CIO East Africa (Nairobi)

Kenya: Demand for New IT Graduates Up As Employers Seek Local Talent

Kenya's IT graduates are selling like hot cake as regards employment opportunities as corporates shift their focus to local talent instead of expatriates.

According to a study released by a consulting firm Ernst & Young (EY), Kenyan industries are cutting their reliance on expatriate talent making slow but steady steps towards developing local specialised talent. The 'EY 2013/14 sub-Saharan Africa Talent Trends and Practices' Survey indicates that more human resource departments are anticipating a lower demand for expatriate talent in the next 12 months compared to a higher demand for local talent over the same period

The survey also indicates that expatriates occupy a critical part of the human resource landscape and are typically used to plug strategic skills gap in labour markets, start up new businesses in green field sites and lead organisations.

"The reliance on expatriates is problematic. Companies need to build the capability to facilitate skills transfer from expatriates to local employees, as this will become a vital competitive differentiator. At present, however, it is clear that companies across the region lack this capability," states the report. In the IT industry, expatriates form a bulk of employees since most of the prominent companies in the sector are either new or multinationals in their first phase of presence in Kenya.

In an earlier study released in 2011 by the ICT authority, up to 33 per cent of companies in the country choose to employ foreign nationals to fill in vacancies in their IT departments due to lack of requisite skills. Work permits Last month, Information, Communication, and Technology Cabinet Secretary Dr Fred Matiang'i stated the Government would assist multinational firms get work permits for their workers in the country.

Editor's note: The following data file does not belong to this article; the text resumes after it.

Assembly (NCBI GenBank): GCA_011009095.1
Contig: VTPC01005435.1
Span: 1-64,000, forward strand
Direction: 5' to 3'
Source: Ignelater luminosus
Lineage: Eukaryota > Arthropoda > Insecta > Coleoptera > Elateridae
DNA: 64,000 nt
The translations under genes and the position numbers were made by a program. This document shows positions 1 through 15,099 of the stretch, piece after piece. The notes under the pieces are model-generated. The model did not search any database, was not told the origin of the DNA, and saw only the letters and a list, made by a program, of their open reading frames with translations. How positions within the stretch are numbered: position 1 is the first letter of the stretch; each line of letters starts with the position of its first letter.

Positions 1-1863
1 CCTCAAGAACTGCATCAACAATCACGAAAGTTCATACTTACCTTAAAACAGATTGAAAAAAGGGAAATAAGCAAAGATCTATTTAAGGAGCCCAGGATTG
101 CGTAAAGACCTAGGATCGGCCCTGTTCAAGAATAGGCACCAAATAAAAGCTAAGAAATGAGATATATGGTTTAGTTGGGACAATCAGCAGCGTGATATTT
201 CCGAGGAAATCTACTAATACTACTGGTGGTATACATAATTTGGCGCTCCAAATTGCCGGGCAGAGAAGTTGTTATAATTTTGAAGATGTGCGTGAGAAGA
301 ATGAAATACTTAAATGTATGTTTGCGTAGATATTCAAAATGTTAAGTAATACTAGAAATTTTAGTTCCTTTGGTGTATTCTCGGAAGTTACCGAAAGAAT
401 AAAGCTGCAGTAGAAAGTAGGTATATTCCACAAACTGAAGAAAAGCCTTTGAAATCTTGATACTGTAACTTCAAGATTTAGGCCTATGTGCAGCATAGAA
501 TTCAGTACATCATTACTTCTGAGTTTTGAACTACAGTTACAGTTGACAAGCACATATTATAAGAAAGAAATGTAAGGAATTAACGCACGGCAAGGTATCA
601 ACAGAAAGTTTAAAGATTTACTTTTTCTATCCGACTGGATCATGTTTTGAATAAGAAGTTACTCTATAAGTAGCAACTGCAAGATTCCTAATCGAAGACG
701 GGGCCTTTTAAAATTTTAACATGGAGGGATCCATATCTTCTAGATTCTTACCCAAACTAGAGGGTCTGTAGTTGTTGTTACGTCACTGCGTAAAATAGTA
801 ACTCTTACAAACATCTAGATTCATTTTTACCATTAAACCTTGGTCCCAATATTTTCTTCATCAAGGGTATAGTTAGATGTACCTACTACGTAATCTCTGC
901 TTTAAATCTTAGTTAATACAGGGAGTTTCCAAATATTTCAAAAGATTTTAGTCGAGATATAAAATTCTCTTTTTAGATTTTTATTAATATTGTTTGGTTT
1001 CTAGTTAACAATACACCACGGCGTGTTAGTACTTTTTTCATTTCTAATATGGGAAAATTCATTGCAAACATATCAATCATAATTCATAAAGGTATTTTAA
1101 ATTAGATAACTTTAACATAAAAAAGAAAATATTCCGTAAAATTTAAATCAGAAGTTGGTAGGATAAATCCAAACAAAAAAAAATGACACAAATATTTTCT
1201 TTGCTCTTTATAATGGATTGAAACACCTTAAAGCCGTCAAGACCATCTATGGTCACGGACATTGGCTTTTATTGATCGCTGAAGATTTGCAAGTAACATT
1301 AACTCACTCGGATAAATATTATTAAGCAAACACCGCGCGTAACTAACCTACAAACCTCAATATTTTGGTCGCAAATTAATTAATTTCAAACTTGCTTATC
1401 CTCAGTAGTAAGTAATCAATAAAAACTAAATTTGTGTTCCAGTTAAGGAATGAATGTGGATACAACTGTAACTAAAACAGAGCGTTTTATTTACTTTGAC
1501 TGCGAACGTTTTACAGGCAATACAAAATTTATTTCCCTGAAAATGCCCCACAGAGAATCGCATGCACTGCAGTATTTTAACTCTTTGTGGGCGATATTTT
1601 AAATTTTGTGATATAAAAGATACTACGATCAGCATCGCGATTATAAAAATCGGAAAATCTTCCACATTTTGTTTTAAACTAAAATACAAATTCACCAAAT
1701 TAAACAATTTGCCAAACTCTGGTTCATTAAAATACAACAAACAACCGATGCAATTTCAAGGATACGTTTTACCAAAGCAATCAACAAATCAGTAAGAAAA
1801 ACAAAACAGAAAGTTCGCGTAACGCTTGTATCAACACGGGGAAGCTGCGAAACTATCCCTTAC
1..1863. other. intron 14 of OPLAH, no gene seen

According to the Standard Digital News, Victor Kyalo, CEK, Kenya ICT Authority, said the Government has been working with the private sector and the universities to increase the share of local talent in the ICT industry, "We are working with universities to help them develop a curriculum relevant to the current needs and trends in the industry but one cannot rule out the participation of expatriates all together because even Silicon Valley has a large participation from expatriates," he said.

According to a survey 53 per cent of organisations in Sub-Saharan Africa anticipate hiring fewer expatriates and only 16 per cent anticipate hiring more. This trend, it adds, is particularly clear in the professional and technical/operational staffing categories -- the skills most in demand.

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